The California Online Poker Faux Consensus Proposal
More political shuckery is in the news today regarding online poker, this time from the state of California, where a dozen of that state’s pro-online poker tribal nations have announced a “consensus” agreement regarding future intrastate online poker in the Golden State.
The announcement of this pseudo-consensus deal also includes the release of a new draft measure pitched as being the “unified” version of the two bills seeking to legalize online poker in the state, both of which were initially crafted with the prominent backing of the very same group of California tribes.
What the proposed draft measure does is strip away distinctive elements that were added by the sponsors of the current bills — State Sen. Lou Correa’s SB 1366 and State Rep. Reggie Jones-Sawyer’s AB 2291 — and adds even more extreme and pro-tribal prerequisites on this presumed legislative process, to the point of perhaps creating a proposal that cannot be supported by a majority of California politicians. The draft proposal’s extreme inclusions and preemptive blocking of what would otherwise be possible supporters makes it somewhat less likely that true common language can be found for a bill that would pass in California in the current year’s legislative session.
The proposal was signed by heads of 13 of the 62 California tribal nations that already operate land-based casinos in the state. The tribes signing off on the unified proposal are, in large part, the same tribes already identified as being financial backers of the Correa and Jones-Sawyer bills being merged here.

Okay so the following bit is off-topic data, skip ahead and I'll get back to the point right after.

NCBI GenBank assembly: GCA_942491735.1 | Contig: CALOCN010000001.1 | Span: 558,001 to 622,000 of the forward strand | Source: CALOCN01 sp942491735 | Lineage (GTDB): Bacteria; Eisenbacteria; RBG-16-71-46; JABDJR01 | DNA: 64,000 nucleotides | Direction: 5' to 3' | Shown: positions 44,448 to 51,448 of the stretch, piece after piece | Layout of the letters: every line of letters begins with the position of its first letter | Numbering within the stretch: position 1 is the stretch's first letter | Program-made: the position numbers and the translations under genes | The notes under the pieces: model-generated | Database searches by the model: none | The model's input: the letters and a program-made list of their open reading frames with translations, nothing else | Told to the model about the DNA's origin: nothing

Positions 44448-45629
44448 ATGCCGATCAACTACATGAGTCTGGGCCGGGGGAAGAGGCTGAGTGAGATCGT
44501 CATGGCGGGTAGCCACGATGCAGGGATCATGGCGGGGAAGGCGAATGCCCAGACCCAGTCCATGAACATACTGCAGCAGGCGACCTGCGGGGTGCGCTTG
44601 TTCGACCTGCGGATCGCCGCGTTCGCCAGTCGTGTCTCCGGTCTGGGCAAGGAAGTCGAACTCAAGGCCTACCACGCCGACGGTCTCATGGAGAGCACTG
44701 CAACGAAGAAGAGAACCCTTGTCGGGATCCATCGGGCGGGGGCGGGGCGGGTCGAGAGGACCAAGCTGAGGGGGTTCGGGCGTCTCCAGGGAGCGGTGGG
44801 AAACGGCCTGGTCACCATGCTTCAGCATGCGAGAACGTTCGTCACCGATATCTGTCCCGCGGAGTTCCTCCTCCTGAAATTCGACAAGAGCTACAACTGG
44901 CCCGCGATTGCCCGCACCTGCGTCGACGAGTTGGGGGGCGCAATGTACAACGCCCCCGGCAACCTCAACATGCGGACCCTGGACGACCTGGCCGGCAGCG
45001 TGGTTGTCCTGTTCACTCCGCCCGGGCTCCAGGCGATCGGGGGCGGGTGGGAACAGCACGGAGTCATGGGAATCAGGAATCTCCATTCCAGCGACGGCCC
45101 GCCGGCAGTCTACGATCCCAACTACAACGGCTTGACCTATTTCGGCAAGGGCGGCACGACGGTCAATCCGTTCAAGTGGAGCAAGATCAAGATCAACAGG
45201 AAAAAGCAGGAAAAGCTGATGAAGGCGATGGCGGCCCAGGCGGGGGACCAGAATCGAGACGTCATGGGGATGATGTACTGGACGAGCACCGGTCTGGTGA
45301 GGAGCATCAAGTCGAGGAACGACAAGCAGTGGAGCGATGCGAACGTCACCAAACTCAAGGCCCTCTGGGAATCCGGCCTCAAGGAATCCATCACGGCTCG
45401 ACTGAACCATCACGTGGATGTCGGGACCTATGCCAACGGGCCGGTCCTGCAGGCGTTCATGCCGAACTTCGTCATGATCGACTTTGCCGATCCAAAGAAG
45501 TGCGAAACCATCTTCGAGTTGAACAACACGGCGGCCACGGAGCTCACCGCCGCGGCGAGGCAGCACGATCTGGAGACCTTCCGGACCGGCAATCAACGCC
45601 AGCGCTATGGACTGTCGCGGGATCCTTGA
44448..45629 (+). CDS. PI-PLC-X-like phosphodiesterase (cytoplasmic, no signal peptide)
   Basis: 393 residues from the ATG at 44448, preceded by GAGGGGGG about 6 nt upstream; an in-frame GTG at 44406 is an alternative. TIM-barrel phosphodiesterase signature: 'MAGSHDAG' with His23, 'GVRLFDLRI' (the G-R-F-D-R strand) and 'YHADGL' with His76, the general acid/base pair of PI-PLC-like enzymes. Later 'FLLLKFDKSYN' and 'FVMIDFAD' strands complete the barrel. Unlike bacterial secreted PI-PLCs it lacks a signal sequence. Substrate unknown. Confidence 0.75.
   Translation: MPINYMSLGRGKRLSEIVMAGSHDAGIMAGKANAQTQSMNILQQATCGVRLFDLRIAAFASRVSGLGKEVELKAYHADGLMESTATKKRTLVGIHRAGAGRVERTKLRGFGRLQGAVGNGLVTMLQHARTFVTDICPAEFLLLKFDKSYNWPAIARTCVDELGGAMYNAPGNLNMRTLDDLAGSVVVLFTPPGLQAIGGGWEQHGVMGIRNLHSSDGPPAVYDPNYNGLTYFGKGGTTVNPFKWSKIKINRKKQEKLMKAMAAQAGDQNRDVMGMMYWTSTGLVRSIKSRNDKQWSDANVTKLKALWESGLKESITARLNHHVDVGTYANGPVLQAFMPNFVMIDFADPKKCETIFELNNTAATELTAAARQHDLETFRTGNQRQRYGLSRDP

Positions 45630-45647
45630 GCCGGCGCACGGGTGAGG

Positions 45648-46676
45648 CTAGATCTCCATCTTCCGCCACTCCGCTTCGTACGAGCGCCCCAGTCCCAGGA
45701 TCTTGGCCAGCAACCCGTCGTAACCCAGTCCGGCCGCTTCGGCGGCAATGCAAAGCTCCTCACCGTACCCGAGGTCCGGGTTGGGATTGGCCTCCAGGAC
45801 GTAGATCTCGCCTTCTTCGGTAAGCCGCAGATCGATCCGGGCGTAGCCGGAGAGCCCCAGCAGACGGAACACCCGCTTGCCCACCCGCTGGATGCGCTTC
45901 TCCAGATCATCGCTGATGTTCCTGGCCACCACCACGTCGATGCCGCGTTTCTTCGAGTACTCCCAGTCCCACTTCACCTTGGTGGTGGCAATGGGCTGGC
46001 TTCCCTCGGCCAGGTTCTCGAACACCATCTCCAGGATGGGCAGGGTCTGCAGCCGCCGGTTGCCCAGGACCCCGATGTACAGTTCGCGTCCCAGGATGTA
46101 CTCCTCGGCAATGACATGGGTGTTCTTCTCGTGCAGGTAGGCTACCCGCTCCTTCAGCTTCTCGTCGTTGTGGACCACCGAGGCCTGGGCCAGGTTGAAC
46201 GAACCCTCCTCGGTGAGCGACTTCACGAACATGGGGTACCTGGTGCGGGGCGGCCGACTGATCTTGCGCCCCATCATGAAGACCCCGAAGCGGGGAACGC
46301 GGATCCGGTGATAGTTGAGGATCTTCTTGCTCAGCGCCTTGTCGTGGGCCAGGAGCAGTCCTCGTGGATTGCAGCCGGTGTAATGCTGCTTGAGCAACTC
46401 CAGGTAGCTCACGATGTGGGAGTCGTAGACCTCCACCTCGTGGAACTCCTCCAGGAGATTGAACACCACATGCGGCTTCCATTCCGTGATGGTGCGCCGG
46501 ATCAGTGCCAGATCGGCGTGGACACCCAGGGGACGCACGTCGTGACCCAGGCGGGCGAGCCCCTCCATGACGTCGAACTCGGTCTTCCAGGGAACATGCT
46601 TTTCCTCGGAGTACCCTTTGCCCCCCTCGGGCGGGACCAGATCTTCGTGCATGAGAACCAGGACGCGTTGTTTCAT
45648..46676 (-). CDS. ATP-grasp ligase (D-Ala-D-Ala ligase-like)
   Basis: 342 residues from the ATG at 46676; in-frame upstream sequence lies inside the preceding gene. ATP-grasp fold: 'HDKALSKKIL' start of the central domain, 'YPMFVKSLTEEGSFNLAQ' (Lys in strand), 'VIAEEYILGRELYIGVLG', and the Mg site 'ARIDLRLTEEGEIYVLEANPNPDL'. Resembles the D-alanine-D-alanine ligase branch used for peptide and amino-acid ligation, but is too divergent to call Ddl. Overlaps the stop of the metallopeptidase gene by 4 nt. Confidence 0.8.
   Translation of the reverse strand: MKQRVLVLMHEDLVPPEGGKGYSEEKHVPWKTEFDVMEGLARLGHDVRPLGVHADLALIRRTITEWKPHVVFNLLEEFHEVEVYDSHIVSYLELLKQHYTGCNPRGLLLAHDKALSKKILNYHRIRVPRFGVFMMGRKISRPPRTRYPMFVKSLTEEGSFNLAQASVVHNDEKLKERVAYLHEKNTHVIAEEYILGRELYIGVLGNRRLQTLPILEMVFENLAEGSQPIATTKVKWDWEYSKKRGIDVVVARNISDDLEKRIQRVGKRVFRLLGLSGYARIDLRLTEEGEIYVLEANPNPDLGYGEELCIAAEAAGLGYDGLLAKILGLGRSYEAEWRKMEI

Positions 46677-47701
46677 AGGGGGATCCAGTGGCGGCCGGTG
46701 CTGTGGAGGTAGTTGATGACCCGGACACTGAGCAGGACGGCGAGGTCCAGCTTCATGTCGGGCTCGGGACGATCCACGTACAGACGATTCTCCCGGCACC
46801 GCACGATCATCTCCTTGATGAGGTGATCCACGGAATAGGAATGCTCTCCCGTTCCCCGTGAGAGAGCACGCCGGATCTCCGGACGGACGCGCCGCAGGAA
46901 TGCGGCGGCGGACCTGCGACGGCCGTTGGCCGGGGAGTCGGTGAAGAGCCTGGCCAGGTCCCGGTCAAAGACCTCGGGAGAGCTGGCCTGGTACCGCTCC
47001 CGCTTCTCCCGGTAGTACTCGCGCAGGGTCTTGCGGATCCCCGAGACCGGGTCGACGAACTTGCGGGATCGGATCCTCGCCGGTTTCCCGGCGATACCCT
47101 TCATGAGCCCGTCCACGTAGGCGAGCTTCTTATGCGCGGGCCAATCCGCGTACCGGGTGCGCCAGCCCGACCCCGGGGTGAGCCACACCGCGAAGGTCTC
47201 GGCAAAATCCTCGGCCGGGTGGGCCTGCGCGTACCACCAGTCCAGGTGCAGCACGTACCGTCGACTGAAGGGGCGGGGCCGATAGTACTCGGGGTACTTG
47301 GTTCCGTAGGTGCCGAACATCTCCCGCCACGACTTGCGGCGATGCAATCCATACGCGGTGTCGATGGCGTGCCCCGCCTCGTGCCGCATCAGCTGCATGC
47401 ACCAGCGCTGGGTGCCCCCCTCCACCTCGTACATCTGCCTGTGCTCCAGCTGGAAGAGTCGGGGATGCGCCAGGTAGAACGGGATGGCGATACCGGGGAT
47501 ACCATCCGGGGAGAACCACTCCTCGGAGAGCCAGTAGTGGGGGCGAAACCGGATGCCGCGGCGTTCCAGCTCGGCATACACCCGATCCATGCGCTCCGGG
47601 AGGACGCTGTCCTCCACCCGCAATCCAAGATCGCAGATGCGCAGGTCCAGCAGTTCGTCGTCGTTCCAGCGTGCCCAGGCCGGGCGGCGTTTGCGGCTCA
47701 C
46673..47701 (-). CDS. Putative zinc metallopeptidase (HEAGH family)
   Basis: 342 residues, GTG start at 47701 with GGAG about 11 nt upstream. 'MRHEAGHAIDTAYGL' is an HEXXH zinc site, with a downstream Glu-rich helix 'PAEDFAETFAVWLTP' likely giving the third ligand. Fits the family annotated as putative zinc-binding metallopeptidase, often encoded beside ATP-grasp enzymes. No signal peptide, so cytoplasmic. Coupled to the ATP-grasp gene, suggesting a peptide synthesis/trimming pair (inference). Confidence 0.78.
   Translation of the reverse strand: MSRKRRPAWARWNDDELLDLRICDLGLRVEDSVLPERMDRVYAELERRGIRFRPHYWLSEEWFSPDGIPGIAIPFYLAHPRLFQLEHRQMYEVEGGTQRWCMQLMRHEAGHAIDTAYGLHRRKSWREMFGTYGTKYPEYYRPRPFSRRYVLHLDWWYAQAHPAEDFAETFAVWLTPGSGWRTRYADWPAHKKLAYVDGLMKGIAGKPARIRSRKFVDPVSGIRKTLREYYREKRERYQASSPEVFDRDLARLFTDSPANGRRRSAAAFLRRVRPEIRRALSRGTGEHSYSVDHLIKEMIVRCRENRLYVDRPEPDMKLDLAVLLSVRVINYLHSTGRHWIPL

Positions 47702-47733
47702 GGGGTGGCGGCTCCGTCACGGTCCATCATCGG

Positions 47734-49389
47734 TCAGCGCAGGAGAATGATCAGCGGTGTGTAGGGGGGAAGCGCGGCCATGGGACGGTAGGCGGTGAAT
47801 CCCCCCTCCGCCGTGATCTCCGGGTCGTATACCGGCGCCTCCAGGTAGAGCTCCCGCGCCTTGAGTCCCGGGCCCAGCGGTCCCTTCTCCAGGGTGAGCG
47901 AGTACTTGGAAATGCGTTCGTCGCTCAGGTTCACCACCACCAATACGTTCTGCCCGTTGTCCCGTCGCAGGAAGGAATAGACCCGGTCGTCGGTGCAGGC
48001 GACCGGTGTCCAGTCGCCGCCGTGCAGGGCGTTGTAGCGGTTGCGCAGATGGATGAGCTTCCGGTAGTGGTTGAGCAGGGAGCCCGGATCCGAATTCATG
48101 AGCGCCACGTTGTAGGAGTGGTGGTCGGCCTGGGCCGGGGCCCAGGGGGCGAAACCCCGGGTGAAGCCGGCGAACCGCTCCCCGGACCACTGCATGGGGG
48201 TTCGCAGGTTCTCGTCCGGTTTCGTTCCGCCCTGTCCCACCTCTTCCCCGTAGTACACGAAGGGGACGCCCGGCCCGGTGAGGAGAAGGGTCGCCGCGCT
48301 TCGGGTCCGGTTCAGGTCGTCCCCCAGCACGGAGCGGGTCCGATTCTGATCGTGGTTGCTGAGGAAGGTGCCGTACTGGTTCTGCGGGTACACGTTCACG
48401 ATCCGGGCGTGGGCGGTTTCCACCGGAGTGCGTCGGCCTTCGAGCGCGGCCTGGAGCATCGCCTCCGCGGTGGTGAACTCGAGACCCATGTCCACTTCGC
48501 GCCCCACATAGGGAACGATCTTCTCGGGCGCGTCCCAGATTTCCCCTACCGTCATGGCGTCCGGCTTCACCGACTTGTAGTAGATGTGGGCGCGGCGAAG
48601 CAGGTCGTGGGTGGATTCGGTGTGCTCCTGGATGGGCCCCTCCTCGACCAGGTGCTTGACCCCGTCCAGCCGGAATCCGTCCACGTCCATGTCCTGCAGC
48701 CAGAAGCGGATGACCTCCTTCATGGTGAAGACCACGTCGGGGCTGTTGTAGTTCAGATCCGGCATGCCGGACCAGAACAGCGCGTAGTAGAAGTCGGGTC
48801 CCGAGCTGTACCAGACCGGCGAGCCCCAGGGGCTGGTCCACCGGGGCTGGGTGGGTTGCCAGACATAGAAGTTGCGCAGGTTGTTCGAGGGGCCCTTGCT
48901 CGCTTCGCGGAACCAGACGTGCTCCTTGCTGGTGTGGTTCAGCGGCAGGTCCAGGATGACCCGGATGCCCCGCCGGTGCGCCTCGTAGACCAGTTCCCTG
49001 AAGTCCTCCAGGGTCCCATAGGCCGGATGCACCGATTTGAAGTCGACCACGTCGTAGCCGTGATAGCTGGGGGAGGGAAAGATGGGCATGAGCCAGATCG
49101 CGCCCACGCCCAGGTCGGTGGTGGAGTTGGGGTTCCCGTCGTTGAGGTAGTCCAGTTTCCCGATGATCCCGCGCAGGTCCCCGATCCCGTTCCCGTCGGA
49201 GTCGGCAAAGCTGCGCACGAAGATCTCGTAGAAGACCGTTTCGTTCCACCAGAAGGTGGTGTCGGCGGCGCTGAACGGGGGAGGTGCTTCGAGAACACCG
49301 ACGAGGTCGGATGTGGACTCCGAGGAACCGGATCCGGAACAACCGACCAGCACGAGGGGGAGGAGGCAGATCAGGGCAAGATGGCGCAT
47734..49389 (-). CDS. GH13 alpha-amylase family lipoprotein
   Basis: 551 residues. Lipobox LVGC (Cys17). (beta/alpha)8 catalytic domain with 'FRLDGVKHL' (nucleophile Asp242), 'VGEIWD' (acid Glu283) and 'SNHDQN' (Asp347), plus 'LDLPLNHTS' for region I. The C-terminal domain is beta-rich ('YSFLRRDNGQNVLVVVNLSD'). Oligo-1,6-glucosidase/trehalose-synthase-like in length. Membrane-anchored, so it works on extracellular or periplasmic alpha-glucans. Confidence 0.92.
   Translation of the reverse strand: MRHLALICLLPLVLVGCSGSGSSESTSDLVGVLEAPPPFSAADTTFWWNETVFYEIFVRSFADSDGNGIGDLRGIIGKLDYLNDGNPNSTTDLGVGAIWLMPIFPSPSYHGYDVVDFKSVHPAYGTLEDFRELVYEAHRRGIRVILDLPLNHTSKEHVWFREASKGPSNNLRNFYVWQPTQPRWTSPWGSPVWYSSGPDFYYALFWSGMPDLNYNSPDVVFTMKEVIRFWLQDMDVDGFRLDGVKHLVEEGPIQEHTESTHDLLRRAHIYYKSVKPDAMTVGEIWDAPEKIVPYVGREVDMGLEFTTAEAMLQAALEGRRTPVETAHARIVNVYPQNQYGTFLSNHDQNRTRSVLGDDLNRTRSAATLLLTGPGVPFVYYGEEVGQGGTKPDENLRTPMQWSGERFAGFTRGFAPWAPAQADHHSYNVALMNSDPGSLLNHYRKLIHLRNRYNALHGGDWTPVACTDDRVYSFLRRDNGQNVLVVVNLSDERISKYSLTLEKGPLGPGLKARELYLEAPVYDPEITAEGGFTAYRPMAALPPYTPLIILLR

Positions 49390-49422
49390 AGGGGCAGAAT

The list of tribes supporting the engineered compromise: Agua Caliente Band of Cahuilla Indians, Barona Band of Mission Indians, Cachil Dehe Band of Wintun Indians, Lytton Band of Pomo Indians, Pala Band of Mission Indians, Paskenta Band of Nomlaki Indians, Pechanga Band of Luiseño Indians, Rincon Band of Luiseño Indians, San Manuel Band of Mission Indians, Sycuan Band of Kumeyaay Indians, United Auburn Indian Community, Viejas Band of Kumeyaay Indians and the Yocha Dehe Wintun Nation.
As expected, the compromise does not include the Morongo Band of Mission Indians, whose contractual partnership with PokerStars for online poker software would be voided should the “bad actor” clause still present in this compromise proposal be enacted. The Morongos and three major LA-area cardrooms — Commerce, Hawaiian Gardens, and Bicycle — plan to use a version of the PokerStars software platform should the state go ahead with regulation in the near future.
This latest “unified” proposal, issued in the form of a public letter to Correa and Jones-Sawyer, the earlier bills’ sponsors, contains a large number of extreme and controversial inclusions. Among them:
- The retention of the “bad actor” clause, based on a date of December, 2006, that would preemptively ban PokerStars from offering its software for sale to interested California parties. The clause would effectively strip from the state’s gaming regulators the opportunity to examine a PokerStars application on its own merits;
- The introduction of a “poison pill” clause designed to prevent PokerStars from seeking due process and challenging the proposal, if it was to be enacted as law. The poison pill would declare the online-poker regulation itself null if PokerStars or a similarly defined “bad actor” was to successfully challenge a passed bill on legal merits:
(b) The provisions of this act that are not severable are those (1) establishing internet poker as the only permissible internet gambling game, (2) prohibiting persons or entities who have knowingly and intentionally engaged in internet gambling or related financial transactions in violation of federal or state law from being licensed under this act or selling their assets used in unlawful internet gambling for reuse by entities licensed under this act, or (3) limiting the entities eligible for an operator license. If any of the listed provisions or the application thereof to any person or circumstances is held invalid, the entire act shall be invalid.